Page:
Artist Paul Allor Talks About the Secrets of Creating Single Issue Stories

Posted by at 10:38 am on May 30, 2017

Stan Lee’s famously charged to his creators that every comic could be someone’s first, and it should be accessible to any reader. This summer, Marvel readers will have the opportunity to feast their eyes on a number of standalone issues from the summer event taking place with Secret Empire to later in the season with the release of GENERATIONS.

Many readers may not be aware of the amount of work that it takes to craft a single-issue story that delivers all the goods in just one shot. Many readers may not be aware of the amount of work that it takes to craft a single-issue story that delivers all the goods in just one shot. SECRET EMPIRE: BRAVE NEW WORLD writer Paul Allor recently spoke about some tricks of the trade given his experience in working within this format on Marvel’s web site. Paul, you originally cut your teeth working on short stories and one-shots. How did this help you with your current work?

Paul Allor: Oh man, it helps tremendously. Like you said, it’s been a big part of my career thus far; my first self-published book was a collection of 12 five-page stories, with 12 different artists; I followed that up with a one-shot called Orc Girl; my first couple of work-for-hire gigs were Teenage Mutant Ninja Turtles one-shots, and most of my work for Marvel has been in the shorts-to-one-shot category as well. And honestly all of that experience made my writing as a whole so much stronger, and, I believe, really pays off in my longer work.

The reason is that, when it comes to the craft of comics writing, shorts and one-shots are basically a microcosm of larger stories. The best ones contain within them everything that makes a great story of any length, but with no room for error. If your short story or one-shot lags, it’s painfully obvious. If the character motivation isn’t there, it shows. If you have nothing to say, there’s no hiding from it. So yeah, it helped my current work in a real and significant way, by giving me a platform to solidify all the basic elements of the comics writing craft. When it comes to writing a stand-alone issue, what are the most important elements a writer needs to keep in mind?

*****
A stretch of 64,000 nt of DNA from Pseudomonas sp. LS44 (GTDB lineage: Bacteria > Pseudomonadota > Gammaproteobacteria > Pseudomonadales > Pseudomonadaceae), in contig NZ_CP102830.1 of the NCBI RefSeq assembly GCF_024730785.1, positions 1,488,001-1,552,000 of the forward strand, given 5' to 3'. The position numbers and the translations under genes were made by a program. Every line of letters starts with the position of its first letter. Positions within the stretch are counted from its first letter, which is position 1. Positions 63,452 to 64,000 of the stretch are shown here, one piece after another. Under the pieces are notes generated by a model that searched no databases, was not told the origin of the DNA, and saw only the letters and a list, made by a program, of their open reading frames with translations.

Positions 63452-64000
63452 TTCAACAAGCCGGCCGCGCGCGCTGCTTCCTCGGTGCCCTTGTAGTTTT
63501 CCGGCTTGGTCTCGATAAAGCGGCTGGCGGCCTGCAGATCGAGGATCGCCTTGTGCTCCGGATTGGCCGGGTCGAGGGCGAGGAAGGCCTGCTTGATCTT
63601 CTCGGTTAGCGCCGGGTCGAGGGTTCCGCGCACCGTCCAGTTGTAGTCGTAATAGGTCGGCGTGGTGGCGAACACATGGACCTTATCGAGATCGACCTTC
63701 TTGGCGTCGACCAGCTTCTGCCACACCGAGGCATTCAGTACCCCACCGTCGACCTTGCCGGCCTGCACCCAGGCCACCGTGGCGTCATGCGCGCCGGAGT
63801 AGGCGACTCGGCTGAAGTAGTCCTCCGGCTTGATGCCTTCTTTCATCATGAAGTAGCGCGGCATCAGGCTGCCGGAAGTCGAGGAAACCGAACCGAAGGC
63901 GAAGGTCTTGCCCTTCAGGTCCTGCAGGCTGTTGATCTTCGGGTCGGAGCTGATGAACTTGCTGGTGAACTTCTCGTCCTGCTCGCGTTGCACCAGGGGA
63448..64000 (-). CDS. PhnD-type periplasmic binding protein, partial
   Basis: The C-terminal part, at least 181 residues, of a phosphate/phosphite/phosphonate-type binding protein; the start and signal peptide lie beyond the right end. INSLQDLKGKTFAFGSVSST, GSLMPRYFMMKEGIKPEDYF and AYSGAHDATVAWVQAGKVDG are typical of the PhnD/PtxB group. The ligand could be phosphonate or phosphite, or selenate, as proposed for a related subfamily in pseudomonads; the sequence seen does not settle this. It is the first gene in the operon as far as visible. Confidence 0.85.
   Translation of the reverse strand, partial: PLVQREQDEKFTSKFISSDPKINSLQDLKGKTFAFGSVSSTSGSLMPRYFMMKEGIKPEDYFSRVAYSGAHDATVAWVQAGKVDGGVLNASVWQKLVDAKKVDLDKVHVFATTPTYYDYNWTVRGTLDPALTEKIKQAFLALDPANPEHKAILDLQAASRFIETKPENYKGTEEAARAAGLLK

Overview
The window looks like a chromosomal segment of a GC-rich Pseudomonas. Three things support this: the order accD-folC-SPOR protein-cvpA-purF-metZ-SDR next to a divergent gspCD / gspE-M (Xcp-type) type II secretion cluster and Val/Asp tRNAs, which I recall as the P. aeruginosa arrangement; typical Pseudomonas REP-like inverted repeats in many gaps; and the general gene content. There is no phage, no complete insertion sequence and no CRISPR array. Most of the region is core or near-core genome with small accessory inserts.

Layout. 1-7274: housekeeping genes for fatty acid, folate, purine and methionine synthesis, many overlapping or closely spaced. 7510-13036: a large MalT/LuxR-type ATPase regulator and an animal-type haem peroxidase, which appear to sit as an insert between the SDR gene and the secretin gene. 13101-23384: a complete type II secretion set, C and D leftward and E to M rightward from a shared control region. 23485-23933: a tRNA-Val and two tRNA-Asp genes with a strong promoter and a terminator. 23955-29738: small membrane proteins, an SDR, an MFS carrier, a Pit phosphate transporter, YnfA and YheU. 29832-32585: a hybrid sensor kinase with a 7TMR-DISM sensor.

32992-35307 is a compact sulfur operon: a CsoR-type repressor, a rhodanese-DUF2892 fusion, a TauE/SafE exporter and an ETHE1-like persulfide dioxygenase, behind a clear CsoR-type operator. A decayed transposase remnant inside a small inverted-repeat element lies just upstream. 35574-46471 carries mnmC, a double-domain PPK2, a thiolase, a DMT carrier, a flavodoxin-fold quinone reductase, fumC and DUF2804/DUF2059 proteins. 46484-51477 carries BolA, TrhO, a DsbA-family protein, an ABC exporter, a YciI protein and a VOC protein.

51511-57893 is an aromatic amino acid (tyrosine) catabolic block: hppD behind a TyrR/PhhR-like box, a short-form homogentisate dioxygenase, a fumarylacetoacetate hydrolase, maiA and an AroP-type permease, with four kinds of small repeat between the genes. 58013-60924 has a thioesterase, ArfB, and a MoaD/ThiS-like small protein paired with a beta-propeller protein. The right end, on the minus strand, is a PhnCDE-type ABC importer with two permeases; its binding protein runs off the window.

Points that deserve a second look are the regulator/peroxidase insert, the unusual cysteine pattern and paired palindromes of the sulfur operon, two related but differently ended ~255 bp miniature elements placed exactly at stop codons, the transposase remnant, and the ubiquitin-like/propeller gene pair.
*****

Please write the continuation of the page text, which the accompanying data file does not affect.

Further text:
Paul Allor: Well, as indicated above, everything you would need to keep in mind on a longer story also applies here. But some things are a little more important. With limited space, it becomes even more important that every moment carry its own weight; every panel, every beat, every line should serve a storytelling purpose. That doesn’t mean that every single line has to be load-bearing—that if any element is removed, the whole thing will collapse, though some very short comics are constructed that way, and it is, when pulled off, rather magnificent—but it does mean that every moment has to do something. It has to move the story forward, to tell us something we wouldn’t otherwise know about our characters, to foreshadow the story’s end or provide subtext. Your space limitations demand it.

Another thing to keep in mind is that a lot of your pre-planning will be just as involved as in a longer story. You still need to put as much thought into who your characters are, what motivates them, how to best tell their story, and on and on and on, as you would for any length story. Your characters, and your world, should feel just as fully realized, just as complex, as any 20-issue run.

An analogy I like to use is to think of a comic as being like a mountain. With an ongoing, or even a [limited series], you get to see a lot of the mountain. You have time to really explore its contours, get a good sense of the terrain, the caves and ridges, the fauna and flora. By contrast, a short or a one-shot is like a tiny oceanic island that’s really just the peak of an underwater mountain. You can only see one little piece of it. But, the rest of the mountain still has to be there.

A couple of other things I would say to focus on, just because I often see them done wrong: No matter how short the story, you still need to have something to say. I know some people are allergic to the word “theme,” so call it whatever you like. But your story, and your characters, should have a point, and a point-of-view, and a purpose lurking behind all the kicking and punching and laser eyes.

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